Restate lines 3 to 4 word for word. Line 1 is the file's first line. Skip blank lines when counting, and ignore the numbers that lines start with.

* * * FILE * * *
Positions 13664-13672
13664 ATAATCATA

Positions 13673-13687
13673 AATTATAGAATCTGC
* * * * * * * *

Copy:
Positions 13673-13687
13673 AATTATAGAATCTGC